-1

A student has total tuition fee of 8,000. The student paid 3,000 as a down payment and the journal entry is:

Cash 3,000
AR   5,000
     Tuition Fee  8,000

But what if the student will pay 3,500 for the next payment, what would be the journal entry? Is this correct?

Cash 3,500
AR   4,500
     Tuition Fee  8,000

closed as off-topic by Chris W. Rea, Rupert Morrish, mhoran_psprep, NL - Apologize to Monica, Dheer Oct 7 at 17:42

This question appears to be off-topic. The users who voted to close gave this specific reason:

  • "Questions about accounting are off-topic unless they relate directly to personal finance or investing from an individual's perspective." – Chris W. Rea, Rupert Morrish, mhoran_psprep, NL - Apologize to Monica, Dheer
If this question can be reworded to fit the rules in the help center, please edit the question.

  • Please edit your question to show it from the students point of view (albeit a student with an unusual level of precision in their budgeting). Otherwise it is off-topic in this stack. – Rupert Morrish Oct 7 at 4:51
  • @RupertMorrish Thank you for your response. Please check my updated question. – Jearson Oct 7 at 5:05
  • @RupertMorrish Can you please help me on this? Thank you. – Jearson Oct 7 at 10:05
  • If these are pre-payments/deposits prior to courses beginning, then a liability account for the school should be considered too. – Luck Oct 7 at 18:55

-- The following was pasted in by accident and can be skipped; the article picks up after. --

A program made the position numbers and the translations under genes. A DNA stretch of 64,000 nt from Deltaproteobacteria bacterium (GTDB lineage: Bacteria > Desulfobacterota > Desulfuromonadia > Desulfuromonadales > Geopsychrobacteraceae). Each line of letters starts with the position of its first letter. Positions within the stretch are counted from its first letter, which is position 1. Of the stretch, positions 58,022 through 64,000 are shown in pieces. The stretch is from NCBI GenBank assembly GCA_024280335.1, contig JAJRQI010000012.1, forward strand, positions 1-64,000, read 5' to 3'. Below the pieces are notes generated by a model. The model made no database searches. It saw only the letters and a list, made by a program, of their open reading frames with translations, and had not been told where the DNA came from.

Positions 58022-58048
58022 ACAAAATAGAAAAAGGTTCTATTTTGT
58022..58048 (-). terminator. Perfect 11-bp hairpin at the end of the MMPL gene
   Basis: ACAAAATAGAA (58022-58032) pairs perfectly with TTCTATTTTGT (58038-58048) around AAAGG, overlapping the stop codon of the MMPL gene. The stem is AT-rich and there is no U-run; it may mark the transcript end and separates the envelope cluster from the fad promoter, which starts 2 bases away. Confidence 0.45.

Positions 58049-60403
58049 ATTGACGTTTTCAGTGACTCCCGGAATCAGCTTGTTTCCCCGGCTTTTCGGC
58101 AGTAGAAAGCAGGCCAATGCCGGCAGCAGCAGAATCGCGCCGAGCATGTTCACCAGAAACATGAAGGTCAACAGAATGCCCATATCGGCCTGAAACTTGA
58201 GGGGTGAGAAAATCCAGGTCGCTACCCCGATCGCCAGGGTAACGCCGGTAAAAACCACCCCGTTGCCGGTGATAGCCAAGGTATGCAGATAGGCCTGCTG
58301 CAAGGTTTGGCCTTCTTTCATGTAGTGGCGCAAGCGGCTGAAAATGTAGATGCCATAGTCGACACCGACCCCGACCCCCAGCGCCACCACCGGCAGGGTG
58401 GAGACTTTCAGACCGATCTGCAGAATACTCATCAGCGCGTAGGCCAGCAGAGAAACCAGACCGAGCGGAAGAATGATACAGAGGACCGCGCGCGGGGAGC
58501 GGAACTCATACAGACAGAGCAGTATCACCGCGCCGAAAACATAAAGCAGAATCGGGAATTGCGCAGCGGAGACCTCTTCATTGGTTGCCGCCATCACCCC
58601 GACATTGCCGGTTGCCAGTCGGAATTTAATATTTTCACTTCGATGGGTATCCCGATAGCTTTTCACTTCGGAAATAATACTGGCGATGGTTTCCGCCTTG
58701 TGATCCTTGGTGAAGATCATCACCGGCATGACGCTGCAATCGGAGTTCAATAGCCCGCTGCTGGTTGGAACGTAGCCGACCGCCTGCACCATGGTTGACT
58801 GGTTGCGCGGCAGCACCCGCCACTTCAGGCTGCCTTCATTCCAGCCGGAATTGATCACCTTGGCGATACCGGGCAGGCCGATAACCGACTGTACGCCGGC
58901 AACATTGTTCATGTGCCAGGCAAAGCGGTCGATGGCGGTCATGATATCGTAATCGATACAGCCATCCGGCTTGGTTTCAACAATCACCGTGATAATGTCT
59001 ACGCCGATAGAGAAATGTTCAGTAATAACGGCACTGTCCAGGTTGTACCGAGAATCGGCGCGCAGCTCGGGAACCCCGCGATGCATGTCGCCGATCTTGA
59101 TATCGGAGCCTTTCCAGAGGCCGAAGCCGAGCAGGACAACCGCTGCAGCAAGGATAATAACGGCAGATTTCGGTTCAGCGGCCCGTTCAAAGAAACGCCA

• @Luck What do you mean? Can you give example. – Jearson Oct 8 at 6:40
1

Your second journal entry is totally incorrect. It's simply

Cash 3,500
    Accounts Receivable 3,500

from the tuition fee recipient's point of view. From the student's point of view, the first payment is:

Tuition Fee 8,000
    Cash 3,000
    Accounts Payable 5,000

and the second payment is:

Accounts Payable 3,500
    Cash 3,500

Note by paying the second payment, the student is essentially converting the tuition fee recipient's Accounts Receivable into Cash. From the student's point of view, the student is converting cash into reduced Accounts Payable.

Edit: oh, and if your accounting program supports it, you might want to add this line to the journal entries:

    Tuition Fee 0,00

The idea is that it helps you remember to which account the Accounts Payable / Accounts Receivable transaction is related to. The Tuition Fee account is not part of the transaction otherwise.

Or, you could have hierarchical accounts Accounts Receivable / Tuition Fee (for tuition fee recipient) and Accounts Payable / Tuition Fee (for student).

  • Thank you so much for giving two point of views. But I am concern for the recipient's point of view, since I am doing a enrollment system with accounting. – Jearson Oct 7 at 12:02
  • Oaky I got your point. Thank you. – Jearson Oct 7 at 12:52

Not the answer you're looking for? Browse other questions tagged or ask your own question.